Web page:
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Yard Clean Up - Time to Get Busy, Spring is here!

Overview

Published: 04/30/2013

by Richard Rix

Spring marks the beginning of the busy season in the garden and the earlier we start, the better. Don’t be too eager
though. With Toronto’s atypical weather patterns, you’ll have to monitor the soil regularly until the time is right. The soil shouldn’t be worked until the frost is out of it, and not at all if it’s waterlogged.

 

As for removing winter mulch, a good rule of thumb is to wait until tulips show 10 cm of growth. Be especially careful
cleaning up those sunny banks and borders where the snow melts first. Good insects such as ladybugs winter over in such places, among pine needles and similar debris. Destroy their homes now and they won’t survive any icy nights
still to come.

 

Early spring is a good time to prune fruit trees and other deciduous specimens. If you can, dress wounds bigger than

2.5 cm in diameter with tree paint so as to prevent rot and infestation. It’s not the best time for major pruning of conifers though, as their sap will be running. Leave them until early fall, if you must prune them at all.

 

Most deciduous shrubs should be pruned and trimmed in early spring, and don’t hold back on them. They mostly respond

well to tough love and will grow healthier and bushier as a result, though your efforts may result in the sacrifice of some

of this season’s flowers. Generally, prune out an old branch or two and shape the rest so that growth is outward from the centre, to open up the shrub to light and air.

 

Evergreen shrubs such as creeping junipers and cedars are another matter. Leave them until their new growth has

stopped – Canada Day is about right – then cut back half the new growth. Some, such as rhododendrons, rarely need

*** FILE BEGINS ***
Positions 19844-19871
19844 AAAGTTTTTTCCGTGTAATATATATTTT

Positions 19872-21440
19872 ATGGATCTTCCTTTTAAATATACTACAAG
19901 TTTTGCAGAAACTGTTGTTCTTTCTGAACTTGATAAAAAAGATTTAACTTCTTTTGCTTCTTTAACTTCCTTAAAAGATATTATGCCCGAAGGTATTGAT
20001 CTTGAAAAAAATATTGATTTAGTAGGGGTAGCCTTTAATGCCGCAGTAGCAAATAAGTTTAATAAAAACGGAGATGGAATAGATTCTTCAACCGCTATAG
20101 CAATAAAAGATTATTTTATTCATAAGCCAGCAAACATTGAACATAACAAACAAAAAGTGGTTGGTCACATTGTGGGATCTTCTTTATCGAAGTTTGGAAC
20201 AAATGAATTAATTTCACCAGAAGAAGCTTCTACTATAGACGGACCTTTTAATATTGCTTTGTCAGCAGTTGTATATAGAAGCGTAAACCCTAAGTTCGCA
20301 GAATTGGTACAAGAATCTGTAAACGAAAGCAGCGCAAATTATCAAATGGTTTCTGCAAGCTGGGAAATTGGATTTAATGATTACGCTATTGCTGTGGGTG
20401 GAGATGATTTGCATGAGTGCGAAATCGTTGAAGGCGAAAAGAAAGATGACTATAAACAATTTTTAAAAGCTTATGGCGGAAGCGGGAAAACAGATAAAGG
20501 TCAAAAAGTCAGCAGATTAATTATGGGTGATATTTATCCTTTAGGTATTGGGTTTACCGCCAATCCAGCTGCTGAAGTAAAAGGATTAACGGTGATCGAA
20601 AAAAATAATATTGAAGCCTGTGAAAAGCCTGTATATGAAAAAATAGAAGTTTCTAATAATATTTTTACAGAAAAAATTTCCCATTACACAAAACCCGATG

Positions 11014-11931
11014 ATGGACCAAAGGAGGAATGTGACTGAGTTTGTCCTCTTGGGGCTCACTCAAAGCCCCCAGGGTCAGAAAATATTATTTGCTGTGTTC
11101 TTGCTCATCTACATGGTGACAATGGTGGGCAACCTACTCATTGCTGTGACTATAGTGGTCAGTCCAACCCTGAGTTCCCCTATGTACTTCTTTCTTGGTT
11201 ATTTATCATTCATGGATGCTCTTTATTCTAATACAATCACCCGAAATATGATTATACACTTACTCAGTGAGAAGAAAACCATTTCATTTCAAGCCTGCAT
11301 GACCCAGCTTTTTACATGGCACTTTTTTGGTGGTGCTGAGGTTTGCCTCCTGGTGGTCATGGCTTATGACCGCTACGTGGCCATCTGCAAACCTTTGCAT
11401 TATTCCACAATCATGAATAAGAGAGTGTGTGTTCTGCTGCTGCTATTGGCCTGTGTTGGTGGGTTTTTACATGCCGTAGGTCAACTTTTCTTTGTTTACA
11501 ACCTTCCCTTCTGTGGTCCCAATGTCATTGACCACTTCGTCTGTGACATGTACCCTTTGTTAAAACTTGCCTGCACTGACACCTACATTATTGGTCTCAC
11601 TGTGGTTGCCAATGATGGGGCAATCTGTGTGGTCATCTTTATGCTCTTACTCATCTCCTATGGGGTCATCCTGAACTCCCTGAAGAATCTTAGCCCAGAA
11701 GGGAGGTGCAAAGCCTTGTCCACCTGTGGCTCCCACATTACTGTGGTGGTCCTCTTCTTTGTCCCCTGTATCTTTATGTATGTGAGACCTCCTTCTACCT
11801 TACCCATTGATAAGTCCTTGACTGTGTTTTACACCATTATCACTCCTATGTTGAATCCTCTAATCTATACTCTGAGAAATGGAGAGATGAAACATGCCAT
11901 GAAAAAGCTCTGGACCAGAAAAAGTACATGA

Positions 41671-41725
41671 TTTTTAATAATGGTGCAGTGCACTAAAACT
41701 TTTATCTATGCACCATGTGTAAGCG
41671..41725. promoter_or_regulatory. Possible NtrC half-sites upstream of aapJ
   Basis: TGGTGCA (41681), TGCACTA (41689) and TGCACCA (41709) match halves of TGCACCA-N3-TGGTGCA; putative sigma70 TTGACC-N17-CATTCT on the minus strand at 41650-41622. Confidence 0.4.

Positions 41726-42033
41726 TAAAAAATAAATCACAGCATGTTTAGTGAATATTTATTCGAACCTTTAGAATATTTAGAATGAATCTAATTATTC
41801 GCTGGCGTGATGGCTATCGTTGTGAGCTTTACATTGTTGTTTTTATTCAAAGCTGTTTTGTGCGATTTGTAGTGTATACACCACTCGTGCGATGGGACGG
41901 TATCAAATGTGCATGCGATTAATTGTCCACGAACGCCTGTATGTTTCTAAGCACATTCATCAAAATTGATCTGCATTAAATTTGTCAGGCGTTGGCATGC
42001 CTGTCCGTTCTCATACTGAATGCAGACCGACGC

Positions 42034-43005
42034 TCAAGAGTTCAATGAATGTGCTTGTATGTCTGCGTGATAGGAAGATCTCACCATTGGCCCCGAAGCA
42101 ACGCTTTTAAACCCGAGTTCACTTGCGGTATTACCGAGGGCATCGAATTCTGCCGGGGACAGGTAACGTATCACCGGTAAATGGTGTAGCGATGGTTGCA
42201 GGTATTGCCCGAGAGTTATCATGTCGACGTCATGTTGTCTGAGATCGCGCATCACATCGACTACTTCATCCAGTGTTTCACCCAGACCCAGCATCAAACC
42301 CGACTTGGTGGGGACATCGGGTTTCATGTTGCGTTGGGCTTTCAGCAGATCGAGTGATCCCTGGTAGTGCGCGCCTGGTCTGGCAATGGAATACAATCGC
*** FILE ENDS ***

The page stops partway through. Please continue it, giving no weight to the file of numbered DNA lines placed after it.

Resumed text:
pruning at all, except to pinch out terminal, non-flower buds and later to snap off the seed heads.

 Of all the favours you can do for your beds, digging and turning over the top 15 cm to 20 cm is the biggest. It beats
fertilizing or composting, though a combination of all three is dynamite. If compost is scarce, dig in an inch or two of peat moss. Unlike compost, it has no nutritional value but will add fibre and acidify your soil, which most plants
like.

 By the way, anything that you sprinkle on the beds will make a wonderful cultivation marker, showing you where you have,
or haven’t, dug.

The lawn needs attention now and I heartily recommend aerating it with a gas-powered aerator that punches plugs out of the
soil. Do it when the ground is soft but not muddy.

And yes, spring fertilizing of the lawn is the most important one of all. Do it early with a good quality fertilizer,
preferably a slow-release one with a high nitrogen content (the three numbers
on the bag are nitrogen, phosphorus and potassium, in that order).

 

First though, give the lawn a good raking, just to spruce it up and to get rid of winter’s accumulation of junk.  

 

Richard Rix writes and gardens at his Toronto home. This is an edited version of an article that was previously
published in Home Digest.

 

 

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